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Interviews

Eddie Prevost: Looking Back, Looking Forward

By Published: March 17, 2010

AAJ: Does it feel more prescriptive about what you do? It has a structure, in that certain things happen at certain times.



EP: It has and it hasn't. You look at it and, if it didn't have the bar lines at the bottom of the page, anyone looking at it would say, "What is the system? Is it just a book of graphics?" There are occasional little notes somewhere tucked away, but it is just a graphic device. It does have an effect on the way you play, without a doubt. But it did take away some of the emphasis from AMM itself, I think, which is just part of the new musical world. I'm glad people are doing it.

AAJ: AMM now—the last couple of times you've played, it hasn't just been the two of you; you've had guests in. John Butcher

John Butcher
John Butcher

saxophone
—is he a floating member at the moment? A floating non-member?

EP: Maybe "member" is the wrong word. He is just somebody we both admire musically and socially. We get on well. He's a joy to play with and to be with. It hasn't been a conscious decision. The Conway Hall [where Freedom of the City was held, in May 2009] was a bit like that. I was obviously a bit nervous about John [Tilbury]'s situation, with his illness. That particular day, he was literally coming back from hospital—I forget which, now. There was a pretty good chance that he wouldn't be able to do it, not because he didn't want to but because he was tired. It just seemed to make sense to have a contingency plan.

John [Butcher] was an obvious person, as he was going to be there anyway. And then I thought it would be nice to introduce somebody whose music I admire and who's from a younger generation; that's why I asked Ute [Kanngiesser, cellist]. I think she acquitted herself very well. And Christian [Wolff] was there as well. It was going to be a strange one anyway. I quite like the material. I might well release it—I haven't got my head around it all. Nice music, well recorded by Sebastian [Lexer].

AAJ: Do you foresee that AMM will be the two of you plus one or more guests?

EP: I think we're getting too old now. We don't have any ideas of foreseeing anything. We've never been particularly proactive; we don't look for gigs. We used to try that years ago, but we were useless at it and gave up. It is too humiliating. It comes, or it doesn't.

AAJ: And if there is someone else on the scene, they might join in?

EP: Maybe, yes. It depends. ... We're quite reserved about that. We're not likely to be too promiscuous in that sense. There aren't that many people we could work with within that sensibility—that's what I meant. Both John and I do other things and we can work on those things in other contexts. That type of relationship does seem to demand a certain sensibility. I wouldn't be happy to risk it with too many people, to be honest. John Butcher, certainly.

AAJ: That works well, very clearly.

EP: Yes. He listens. He hasn't got a great sense of his own ego. He hasn't got to prove anything. He just does it. We kind of know where we are, in that respect. At the same time, he is challenging. And I hope that we manage to do that to him too. Otherwise there'd be no point in doing it.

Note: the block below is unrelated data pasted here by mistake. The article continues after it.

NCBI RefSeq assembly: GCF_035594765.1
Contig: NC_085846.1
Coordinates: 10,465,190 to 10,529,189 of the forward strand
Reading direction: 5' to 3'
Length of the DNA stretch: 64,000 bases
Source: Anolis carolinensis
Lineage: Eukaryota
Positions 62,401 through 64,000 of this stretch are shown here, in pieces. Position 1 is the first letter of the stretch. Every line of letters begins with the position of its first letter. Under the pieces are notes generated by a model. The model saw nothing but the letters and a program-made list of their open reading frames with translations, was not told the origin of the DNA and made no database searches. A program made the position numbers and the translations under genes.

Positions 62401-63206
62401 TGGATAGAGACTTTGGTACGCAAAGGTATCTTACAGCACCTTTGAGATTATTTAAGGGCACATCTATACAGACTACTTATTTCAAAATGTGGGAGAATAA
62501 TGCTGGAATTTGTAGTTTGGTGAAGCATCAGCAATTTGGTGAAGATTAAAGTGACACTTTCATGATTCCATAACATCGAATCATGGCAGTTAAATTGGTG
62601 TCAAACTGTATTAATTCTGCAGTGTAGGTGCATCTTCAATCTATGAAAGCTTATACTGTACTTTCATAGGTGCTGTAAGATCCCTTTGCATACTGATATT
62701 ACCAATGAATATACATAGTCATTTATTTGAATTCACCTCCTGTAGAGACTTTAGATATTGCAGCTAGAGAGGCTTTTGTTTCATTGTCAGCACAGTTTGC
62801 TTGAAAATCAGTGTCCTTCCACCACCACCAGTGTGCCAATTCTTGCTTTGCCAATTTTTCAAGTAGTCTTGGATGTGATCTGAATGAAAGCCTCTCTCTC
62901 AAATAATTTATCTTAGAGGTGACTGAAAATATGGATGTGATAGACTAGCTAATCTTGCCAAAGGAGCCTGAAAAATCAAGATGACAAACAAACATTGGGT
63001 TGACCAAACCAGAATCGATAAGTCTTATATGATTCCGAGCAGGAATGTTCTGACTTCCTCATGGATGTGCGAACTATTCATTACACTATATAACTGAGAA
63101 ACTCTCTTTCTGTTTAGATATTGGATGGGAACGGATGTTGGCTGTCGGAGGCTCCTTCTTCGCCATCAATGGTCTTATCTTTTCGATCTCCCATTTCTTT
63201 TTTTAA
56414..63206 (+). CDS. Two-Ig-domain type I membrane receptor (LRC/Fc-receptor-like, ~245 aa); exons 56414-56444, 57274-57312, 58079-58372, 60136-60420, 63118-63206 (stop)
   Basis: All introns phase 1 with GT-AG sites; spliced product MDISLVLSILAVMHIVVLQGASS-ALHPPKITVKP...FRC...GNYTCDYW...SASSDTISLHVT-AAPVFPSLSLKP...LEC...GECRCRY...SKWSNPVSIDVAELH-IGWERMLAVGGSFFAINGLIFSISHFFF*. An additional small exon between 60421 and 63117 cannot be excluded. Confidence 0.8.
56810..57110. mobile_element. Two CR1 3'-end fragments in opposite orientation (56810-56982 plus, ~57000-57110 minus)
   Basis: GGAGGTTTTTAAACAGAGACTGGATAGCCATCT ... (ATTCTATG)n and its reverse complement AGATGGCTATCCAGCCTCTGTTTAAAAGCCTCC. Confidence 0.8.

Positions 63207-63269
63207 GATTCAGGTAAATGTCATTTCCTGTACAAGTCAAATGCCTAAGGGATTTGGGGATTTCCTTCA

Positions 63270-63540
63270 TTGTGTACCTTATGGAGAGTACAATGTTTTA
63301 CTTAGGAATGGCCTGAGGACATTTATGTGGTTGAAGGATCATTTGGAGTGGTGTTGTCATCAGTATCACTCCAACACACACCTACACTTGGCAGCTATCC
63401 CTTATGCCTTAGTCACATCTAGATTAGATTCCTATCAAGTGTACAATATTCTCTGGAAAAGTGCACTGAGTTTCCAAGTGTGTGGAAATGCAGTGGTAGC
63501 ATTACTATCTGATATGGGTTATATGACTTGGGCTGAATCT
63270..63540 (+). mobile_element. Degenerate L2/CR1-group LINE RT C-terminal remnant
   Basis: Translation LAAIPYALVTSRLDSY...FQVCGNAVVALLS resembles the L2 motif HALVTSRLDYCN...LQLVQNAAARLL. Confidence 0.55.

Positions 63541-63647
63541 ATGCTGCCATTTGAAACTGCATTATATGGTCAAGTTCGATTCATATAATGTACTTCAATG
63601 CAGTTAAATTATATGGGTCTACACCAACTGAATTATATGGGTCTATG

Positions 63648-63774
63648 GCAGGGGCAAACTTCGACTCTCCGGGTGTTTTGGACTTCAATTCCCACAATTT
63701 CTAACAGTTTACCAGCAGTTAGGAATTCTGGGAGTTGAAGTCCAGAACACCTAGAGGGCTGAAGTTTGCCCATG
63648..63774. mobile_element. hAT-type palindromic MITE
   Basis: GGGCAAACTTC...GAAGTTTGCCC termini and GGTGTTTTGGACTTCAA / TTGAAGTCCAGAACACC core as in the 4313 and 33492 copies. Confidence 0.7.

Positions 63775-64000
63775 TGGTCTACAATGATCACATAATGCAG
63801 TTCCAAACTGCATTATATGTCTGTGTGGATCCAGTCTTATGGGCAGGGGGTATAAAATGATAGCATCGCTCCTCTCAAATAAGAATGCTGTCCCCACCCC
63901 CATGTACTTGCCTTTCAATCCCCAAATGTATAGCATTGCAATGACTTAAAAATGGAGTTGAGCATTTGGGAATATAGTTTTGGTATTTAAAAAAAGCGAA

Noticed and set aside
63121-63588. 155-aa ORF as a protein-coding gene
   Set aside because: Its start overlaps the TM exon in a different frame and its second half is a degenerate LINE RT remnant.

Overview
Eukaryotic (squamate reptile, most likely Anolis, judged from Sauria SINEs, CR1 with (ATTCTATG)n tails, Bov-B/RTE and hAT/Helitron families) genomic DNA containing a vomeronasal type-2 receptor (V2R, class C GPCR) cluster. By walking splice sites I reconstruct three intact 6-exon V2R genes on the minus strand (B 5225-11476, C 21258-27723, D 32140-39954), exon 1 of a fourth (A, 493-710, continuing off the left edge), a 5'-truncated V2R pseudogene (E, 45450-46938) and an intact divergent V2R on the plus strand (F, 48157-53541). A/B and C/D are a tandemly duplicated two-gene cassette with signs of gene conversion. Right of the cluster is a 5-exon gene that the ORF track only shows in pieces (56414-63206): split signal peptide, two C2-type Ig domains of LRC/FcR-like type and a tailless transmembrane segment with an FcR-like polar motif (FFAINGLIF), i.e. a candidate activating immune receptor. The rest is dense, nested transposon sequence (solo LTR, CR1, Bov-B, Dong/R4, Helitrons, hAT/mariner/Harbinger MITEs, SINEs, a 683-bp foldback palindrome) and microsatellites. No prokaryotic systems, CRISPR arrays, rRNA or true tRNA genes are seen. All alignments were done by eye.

AAJ: It is now five years since Keith went.

EP: It must be. I'm very bad with dates, but it must be.

AAJ: Any thoughts about those five years since he left?

EP: In what respect?

AAJ: Is AMM significantly changed as a result?

EP: I'm not sure it is, really. It clearly is aware of the absence of a voice that had a very profound effect on the way it worked. But it is interesting because it is slightly more exposed, and that, in a weird way, is an interesting challenge. To put it at its simplest—and this is almost simplistic— there was always the cover of a continuum that Keith provided. Keith obviously provided many things, one of which was this basic elemental thing, this continuum within which you play. Without that, we have to somehow create a sense of the continuum, not necessarily with any audible stuff. So it is kind of a weird one. I'd like to think that we do it by simply holding our nerve and creating a certain kind of presence, so that if nothing is actually seeming to go on, there is. That absence of material has got a tangible presence in itself.

AAJ: So it is about not panicking and feeling that you have got to fill in every space.

EP: Exactly, which would be silly. But it does mean that we are both exposed more, and we both have to be rather more conscious of that. With two of us, if one of us falls asleep, the whole thing's gone. [Laughs.] With three of us, if one fell asleep. it wasn't so bad. [Laughs.]

AAJ: In your last book Minute Particulars (Copula, 2004), when talking about Duos for Doris (Erstwhile, 2003), you talk about your situation in AMM being between Keith and John. That was a unique position, which has now gone, hasn't it?

EP: Curiously, it has presented us with new musical challenges, really. We wouldn't be human if we didn't think, "Is this going to work?" But once we did a couple of concerts and we recorded Norwich (Matchless, 2005), I knew that it was there. People say to me that Norwich is one of the best AMM records so far. I can't argue with that. I wouldn't say that was the case. I don't listen to them. I get so fed up with them by that time. As usual, we haven't tried to make a whole industry of it. There are still a few years between releases. There has never been a rush to make stuff available. We have been doing other things. John has been focusing on his Feldman, which is good and is coming to fruition now. And the book. [Cornelius Cardew (1936-1981): A Life Unfinished (Copula, 2008)]



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